Jan. 15, 2009, 7:29pm

Sean -- what book or books on collecting would you recommend. This sounds interesting to me.

Jan. 16, 2009, 10:05am

Hey Garp,

I'm not an expert by any stretch - I have a full time job that isn't related to books. Magazines, yes...but books, no.

Anyway, here's a great one to start with:Book Finds by Ian Ellis

Beyond that, if you can find used books on collecting or price guides, that's one of the times that it could actually be of major benefit to get a book filled with notes and writings from previous owners (if they were good at what they were doing!)

I'm a little embarrassed by my library now that I've added so many books I read when I was in high school...don't let it mislead you!

Jan. 16, 2009, 5:28pm

I bought Europe Between the Oceans today ... beautiful volume. It was the last one Barnes & Noble had and they said they had no more on order. I got a cup of coffee there and read it for about a half hour. So far I'm very impressed. Thanks for the recommendation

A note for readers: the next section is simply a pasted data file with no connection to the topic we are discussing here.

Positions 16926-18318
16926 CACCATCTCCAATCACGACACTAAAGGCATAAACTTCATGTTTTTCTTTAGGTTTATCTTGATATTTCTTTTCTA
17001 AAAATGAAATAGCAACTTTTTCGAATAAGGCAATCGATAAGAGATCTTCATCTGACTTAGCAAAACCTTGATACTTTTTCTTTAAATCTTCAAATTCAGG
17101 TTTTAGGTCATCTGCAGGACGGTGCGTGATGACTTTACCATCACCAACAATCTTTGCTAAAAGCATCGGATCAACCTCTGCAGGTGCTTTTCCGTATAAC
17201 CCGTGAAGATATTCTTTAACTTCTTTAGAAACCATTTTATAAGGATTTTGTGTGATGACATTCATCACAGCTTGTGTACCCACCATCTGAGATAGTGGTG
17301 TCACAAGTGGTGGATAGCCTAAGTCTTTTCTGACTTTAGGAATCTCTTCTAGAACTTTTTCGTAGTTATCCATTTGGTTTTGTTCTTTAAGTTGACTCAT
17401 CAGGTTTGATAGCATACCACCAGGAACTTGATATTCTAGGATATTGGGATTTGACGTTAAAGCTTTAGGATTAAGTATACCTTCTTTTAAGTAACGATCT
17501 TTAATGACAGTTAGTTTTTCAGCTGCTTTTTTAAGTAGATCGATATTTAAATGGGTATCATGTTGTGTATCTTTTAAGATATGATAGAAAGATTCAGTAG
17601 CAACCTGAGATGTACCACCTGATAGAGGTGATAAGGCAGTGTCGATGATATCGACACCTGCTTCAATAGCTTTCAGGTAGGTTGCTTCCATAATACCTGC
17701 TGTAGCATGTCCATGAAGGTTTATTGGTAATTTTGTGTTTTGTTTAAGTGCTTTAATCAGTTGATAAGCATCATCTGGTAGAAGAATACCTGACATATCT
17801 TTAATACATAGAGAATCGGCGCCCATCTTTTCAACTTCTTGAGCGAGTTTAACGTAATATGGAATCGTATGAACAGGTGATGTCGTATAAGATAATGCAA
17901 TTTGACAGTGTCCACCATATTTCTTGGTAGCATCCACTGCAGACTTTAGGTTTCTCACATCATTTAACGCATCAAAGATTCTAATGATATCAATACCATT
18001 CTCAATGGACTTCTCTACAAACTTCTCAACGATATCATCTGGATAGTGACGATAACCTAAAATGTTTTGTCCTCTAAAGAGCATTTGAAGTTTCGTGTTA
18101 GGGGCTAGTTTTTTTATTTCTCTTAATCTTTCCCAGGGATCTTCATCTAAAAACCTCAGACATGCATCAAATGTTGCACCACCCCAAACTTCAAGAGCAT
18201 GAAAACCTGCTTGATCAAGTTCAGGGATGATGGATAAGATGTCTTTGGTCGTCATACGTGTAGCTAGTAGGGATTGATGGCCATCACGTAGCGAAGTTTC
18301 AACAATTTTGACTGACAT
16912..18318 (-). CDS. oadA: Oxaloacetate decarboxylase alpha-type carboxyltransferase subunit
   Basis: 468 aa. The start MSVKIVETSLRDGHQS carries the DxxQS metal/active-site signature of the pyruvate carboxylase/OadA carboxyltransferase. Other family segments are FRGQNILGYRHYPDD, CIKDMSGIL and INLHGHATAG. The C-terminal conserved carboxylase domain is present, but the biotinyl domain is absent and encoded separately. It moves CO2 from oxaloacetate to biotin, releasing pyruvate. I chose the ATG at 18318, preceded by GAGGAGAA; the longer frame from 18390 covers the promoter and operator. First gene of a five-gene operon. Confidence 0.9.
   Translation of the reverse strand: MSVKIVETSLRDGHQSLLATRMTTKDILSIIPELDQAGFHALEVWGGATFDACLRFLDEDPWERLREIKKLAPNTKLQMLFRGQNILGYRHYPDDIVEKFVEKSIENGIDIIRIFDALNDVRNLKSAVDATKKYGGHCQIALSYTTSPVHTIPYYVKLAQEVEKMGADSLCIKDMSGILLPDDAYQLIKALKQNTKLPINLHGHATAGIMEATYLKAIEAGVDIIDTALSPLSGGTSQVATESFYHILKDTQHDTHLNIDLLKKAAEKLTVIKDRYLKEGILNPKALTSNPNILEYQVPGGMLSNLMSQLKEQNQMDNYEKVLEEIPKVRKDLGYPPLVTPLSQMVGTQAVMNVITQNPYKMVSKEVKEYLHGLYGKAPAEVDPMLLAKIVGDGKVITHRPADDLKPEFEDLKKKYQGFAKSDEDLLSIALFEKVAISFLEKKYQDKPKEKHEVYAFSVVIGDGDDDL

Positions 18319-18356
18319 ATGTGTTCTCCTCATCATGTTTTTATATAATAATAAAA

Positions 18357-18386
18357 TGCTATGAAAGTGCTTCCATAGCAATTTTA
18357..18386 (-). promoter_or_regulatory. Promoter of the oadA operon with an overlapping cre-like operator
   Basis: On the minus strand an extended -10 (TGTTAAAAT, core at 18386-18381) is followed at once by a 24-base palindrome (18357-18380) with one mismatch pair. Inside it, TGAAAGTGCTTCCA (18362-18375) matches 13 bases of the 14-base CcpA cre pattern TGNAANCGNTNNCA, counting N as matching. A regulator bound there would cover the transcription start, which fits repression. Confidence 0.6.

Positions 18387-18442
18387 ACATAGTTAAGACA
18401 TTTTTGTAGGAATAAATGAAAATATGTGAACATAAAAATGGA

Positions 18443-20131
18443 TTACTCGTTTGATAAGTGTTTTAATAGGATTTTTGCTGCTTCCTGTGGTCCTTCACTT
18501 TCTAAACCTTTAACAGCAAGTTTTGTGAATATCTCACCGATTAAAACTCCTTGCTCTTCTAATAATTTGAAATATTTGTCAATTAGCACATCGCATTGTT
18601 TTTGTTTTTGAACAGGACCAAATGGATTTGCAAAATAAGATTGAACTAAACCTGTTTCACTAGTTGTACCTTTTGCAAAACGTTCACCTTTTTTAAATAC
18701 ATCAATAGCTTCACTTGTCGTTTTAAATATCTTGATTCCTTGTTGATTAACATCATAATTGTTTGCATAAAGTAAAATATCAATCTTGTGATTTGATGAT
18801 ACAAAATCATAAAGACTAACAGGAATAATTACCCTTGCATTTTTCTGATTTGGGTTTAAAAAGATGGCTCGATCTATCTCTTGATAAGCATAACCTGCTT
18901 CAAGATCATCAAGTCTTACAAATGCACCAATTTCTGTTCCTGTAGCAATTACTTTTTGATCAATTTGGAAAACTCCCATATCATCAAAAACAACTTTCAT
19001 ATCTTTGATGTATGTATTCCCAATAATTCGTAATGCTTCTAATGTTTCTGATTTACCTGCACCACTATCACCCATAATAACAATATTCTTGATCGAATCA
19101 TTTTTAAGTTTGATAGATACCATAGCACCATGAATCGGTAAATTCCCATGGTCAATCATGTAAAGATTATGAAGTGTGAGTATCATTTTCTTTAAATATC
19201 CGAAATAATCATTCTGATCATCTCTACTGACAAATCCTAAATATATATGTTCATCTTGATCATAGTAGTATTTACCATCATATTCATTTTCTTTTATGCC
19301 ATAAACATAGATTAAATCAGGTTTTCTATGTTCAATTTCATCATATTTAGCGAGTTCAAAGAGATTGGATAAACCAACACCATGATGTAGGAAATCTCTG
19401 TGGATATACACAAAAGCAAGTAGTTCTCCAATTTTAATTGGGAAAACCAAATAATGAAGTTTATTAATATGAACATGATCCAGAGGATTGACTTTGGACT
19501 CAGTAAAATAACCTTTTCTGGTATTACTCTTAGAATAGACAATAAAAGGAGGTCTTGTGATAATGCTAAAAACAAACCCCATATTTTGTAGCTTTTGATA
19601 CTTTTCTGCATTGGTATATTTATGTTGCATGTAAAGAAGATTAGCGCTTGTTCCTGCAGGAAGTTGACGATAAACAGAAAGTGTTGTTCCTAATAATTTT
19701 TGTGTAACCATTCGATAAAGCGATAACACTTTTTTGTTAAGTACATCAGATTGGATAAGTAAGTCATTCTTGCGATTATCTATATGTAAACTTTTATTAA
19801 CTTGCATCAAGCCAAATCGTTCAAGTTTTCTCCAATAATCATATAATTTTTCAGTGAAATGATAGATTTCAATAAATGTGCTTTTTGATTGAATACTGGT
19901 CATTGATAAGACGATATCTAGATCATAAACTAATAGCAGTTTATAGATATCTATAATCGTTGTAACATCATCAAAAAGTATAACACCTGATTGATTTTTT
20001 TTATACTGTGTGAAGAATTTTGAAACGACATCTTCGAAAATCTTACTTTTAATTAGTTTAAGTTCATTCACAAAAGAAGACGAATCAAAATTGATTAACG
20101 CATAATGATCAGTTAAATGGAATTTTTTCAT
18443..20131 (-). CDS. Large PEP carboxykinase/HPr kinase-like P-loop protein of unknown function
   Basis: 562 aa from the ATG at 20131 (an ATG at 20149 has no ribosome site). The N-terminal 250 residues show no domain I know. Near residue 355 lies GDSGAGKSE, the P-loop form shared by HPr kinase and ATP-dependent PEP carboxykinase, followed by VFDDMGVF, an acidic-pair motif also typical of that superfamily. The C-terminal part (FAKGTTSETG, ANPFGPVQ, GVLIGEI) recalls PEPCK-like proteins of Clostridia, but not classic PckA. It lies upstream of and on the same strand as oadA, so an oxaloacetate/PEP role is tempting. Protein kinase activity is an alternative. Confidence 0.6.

By the way, I got the bas relief cover, I guess...

Jan. 16, 2009, 11:52pm

Ah, well, Saturday at the local Goodwill is half-off day, and if you are considered a "senior" you get an additional discount. So, tomorrow, Saturday, I'll pick up a virtually new copy of Einstein in Berlin for about $0.99.

Jan. 18, 2009, 3:07pm

I would call Europe between the Oceans a sequel to Facing the Ocean, (Cunliffe, 2001) which I think is an even better book, because of the unusual perspective he uses to describe early European civilization. Instead of covering the continent by country, he focuses on the zones around the various oceans that border Europe (for example tying together areas of France and the low countries and England that face each other across the Channel. That way it's easier to understand possible links between the various areas. The quality of this book, as far as paper, binding, and photos, is as outstanding as it is in Europe Between the Oceans. I've gone back to it a number of times, and probably will do the same with my new one.